RIA Services and Windows Azure Table Storage

We worked right up to the deadline, but I’m happy to say we got a preview of RIA support for Windows Azure Table Storage into the October Toolkit release (that coincides with the SP1 Beta release). You could integrate with table storage previously, but our goal was to make using it as simple as possible. With all the great new Azure features coming down the pipe (announced at PDC10), we want to give you first-class experience using table storage with WCF RIA Services.

Where to Start?

If you’re new to Windows Azure (and to tell the truth, we all fall in that bucket) then you need to start with Jim Nakashima’s blog. I always refer back to it, and it’s proved an invaluable resource. For an introduction to table storage, this post is a good start. The difference between Jim’s approach and what I’ll show here are the steps we take to integrate with existing DomainService patterns. Without further introduction, I’ll jump into the things you need to know to get the most out of our Microsoft.ServiceModel.DomainServices.WindowsAzure assembly preview.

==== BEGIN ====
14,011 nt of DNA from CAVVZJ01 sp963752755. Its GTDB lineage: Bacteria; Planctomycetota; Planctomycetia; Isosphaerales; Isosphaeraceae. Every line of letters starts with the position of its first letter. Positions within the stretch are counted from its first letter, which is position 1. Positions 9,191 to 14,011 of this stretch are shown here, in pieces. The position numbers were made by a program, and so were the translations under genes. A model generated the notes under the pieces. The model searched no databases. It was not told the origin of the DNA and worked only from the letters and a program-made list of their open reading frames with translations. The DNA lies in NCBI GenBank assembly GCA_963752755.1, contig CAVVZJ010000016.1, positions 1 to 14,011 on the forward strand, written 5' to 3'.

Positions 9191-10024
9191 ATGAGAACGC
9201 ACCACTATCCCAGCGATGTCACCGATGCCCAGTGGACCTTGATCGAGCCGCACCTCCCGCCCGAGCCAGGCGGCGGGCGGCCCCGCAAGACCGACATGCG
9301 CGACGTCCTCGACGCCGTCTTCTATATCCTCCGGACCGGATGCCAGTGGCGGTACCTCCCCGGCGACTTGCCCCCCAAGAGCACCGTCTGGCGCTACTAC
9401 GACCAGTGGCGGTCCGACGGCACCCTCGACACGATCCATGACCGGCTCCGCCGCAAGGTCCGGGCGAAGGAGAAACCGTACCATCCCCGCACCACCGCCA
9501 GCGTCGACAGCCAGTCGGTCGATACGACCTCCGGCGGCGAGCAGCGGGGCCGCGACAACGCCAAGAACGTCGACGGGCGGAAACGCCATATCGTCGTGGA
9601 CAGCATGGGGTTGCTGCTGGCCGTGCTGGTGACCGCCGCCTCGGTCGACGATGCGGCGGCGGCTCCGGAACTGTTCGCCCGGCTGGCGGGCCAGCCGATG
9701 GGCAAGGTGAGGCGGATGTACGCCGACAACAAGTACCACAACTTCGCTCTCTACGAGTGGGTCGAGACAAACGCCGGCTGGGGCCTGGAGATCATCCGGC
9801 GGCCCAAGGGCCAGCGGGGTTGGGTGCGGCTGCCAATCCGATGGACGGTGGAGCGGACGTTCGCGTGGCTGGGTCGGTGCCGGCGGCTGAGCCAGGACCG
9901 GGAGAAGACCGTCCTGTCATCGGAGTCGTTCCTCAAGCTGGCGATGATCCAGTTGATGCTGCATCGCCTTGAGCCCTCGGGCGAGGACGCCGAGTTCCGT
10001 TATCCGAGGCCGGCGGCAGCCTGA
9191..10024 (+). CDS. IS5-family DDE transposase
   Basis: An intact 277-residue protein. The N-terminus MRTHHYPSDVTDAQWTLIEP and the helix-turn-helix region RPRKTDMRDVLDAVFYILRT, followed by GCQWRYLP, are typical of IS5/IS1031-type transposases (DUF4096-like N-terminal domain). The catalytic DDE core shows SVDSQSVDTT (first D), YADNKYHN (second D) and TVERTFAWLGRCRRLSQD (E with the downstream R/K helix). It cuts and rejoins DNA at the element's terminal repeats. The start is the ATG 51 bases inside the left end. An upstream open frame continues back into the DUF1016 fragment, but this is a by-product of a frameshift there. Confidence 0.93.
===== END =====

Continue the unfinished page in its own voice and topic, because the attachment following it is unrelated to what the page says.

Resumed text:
Let’s Get a Project Set Up

We’ll use this section to go step-by-step and set up a clean Silverlight project ready for Azure. If you’re interested in starting with the Business Application Template instead, take a look at this introductory post.

1) Make sure you have the latest Windows Azure SDK installed (http://www.microsoft.com/windowsazure/)

2) Open Visual Studio and create a new Silverlight project with WCF RIA Services enabled

3) Add a Windows Azure Cloud Service project to your solution. When the New Cloud Service Wizard pops up, select ‘Ok’.

4) In your Cloud Service project, Add a Web Role Project from your solution.


In the Wizard, select your Web Application project.


5) The next step is to add the RIA Services reference you need to your Web Application project. My favorite way to do this is to add an empty DomainService using the wizard and then immediately delete it.


6) Finally, we need to make sure our application can be deployed by setting the RIA Services references to ‘Copy Local = True’.


In your web project, make sure to update the reference to both System.ServiceModel.DomainServices.Hosting and System.ServiceModel.DomainServices.Server.